"3R" unscrewing mold technology.
Although plastic closures are produced in thousands of different styles, they can be classified according to three main molding methods: stripped, collapsible core, and unscrewed. For closures with internal threads, the manufacturing method is often dictated by thread definition and resin used.
This article briefly describes the first two options for molding closures with internal threads - the stripped and collapsible core methods. It then examines in depth the unscrewing options, and presents a new approach, the patented "3R" (Rotating Ratchet Ring) design.
Normally, stripped closures are produced on straightforward molds that simply force the molded product over the core. This is the simplest and most efficient method. However, parts may develop dimensional inconsistencies, distorted threads (when they are ejected too early), and deformed walls from thread displacement. As a result, the parts can be unacceptable for both cosmetic and performance reasons, and downstream capping efficiencies may be reduced.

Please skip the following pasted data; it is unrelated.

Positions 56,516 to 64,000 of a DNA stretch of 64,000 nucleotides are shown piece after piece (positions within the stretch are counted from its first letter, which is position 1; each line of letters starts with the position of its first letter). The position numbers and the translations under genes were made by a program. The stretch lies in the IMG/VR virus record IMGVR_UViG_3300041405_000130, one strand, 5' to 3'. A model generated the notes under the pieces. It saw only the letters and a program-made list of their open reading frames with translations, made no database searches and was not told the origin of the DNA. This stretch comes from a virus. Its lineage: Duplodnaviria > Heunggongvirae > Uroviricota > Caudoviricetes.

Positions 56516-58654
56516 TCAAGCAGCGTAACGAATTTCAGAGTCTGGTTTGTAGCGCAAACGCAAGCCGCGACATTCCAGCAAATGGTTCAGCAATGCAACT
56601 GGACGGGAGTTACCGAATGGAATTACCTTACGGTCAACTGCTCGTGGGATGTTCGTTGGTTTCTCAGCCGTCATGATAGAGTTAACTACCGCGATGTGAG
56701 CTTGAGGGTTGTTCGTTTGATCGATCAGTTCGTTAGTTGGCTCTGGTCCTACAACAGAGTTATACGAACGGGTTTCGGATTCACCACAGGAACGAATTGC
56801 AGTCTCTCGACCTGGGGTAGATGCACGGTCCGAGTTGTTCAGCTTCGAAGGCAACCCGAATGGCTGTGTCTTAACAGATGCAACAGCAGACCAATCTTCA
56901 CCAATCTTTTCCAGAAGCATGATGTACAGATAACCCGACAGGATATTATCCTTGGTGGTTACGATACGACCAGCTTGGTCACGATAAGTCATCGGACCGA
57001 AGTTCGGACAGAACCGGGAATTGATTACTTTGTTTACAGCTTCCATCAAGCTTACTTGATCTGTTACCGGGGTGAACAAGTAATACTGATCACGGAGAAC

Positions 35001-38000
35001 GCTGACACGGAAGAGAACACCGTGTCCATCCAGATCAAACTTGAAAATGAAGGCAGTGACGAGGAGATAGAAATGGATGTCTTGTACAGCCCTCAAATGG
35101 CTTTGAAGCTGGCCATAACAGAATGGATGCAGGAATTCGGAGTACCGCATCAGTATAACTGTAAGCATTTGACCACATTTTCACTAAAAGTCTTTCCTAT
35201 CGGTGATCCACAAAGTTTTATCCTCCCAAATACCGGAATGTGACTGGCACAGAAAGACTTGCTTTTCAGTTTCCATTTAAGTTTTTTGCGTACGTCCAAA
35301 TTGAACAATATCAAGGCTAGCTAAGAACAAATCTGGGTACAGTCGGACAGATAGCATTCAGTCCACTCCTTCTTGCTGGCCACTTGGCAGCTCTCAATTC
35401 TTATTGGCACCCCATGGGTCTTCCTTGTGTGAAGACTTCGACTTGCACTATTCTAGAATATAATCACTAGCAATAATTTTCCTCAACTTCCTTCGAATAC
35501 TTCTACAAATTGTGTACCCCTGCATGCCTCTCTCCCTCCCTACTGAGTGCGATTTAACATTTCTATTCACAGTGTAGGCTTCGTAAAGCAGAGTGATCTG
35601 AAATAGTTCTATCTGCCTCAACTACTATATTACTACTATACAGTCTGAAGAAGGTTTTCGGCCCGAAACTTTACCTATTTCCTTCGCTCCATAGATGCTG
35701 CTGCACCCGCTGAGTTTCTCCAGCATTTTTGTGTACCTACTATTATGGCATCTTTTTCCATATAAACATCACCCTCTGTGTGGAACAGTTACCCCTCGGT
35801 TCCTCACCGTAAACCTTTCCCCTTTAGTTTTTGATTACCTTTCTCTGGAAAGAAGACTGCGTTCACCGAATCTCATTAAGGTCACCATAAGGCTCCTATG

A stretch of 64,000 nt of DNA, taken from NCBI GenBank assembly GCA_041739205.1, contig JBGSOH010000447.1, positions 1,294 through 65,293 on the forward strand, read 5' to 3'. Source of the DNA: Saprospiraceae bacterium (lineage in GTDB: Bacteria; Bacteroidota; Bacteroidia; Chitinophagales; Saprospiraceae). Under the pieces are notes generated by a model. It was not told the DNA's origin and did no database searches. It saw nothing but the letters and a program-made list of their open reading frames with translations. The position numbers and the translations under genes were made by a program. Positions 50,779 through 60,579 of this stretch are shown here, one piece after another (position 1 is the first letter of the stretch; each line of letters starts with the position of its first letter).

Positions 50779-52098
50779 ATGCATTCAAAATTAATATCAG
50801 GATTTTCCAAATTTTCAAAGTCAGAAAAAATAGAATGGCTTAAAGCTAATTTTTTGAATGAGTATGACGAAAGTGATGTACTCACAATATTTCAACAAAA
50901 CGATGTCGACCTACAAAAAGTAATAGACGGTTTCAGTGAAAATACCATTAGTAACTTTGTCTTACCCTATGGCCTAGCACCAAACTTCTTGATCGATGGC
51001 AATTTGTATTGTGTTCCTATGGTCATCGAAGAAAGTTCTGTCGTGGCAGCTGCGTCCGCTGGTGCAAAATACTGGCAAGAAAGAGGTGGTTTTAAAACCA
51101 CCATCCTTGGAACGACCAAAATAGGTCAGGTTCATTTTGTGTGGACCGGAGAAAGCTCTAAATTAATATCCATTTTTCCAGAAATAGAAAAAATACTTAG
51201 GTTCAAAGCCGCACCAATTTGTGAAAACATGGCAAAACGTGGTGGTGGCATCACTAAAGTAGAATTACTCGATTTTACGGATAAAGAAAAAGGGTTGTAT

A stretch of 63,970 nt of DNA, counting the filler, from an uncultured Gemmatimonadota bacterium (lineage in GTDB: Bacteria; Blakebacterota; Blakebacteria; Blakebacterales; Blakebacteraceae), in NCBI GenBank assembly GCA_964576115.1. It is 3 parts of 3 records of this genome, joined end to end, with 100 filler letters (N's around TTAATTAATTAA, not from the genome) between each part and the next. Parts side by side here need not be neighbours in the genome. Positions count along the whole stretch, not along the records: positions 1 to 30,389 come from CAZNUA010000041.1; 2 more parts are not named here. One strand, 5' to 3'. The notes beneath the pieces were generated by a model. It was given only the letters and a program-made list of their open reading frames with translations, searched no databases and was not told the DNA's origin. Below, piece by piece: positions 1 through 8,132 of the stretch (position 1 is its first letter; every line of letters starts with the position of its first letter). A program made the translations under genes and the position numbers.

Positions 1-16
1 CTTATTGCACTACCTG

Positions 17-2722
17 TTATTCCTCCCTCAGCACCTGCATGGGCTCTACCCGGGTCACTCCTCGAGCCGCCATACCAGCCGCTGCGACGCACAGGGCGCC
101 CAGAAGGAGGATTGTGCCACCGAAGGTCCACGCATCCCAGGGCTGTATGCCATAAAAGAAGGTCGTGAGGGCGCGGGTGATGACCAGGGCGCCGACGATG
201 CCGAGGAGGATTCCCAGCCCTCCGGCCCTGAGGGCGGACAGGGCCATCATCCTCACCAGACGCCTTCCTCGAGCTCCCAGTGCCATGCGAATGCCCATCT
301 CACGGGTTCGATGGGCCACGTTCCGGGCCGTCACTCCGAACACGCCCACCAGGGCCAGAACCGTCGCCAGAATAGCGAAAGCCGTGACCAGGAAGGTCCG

Part design is also subject to limitations. Parts must be made of a nonbrittle material, such as polyethylene or polypropylene. They must also have a shallow thread with a rounded profile, and usually not more than one turn of thread.
To produce a deeper and more defined thread requires a different approach. Similar in operation to stripped thread molds, the collapsible core mold incorporates a stripper ring that ejects the part over the core. The core, however, is made up of three or more segments. The center segment acts as a wedge. In its forward position, it keeps the outer segments in place to produce the desired molding surface. As the center section is retracted from the part, the outer segments close in to release the thread, permitting the stripper ring to eject the part.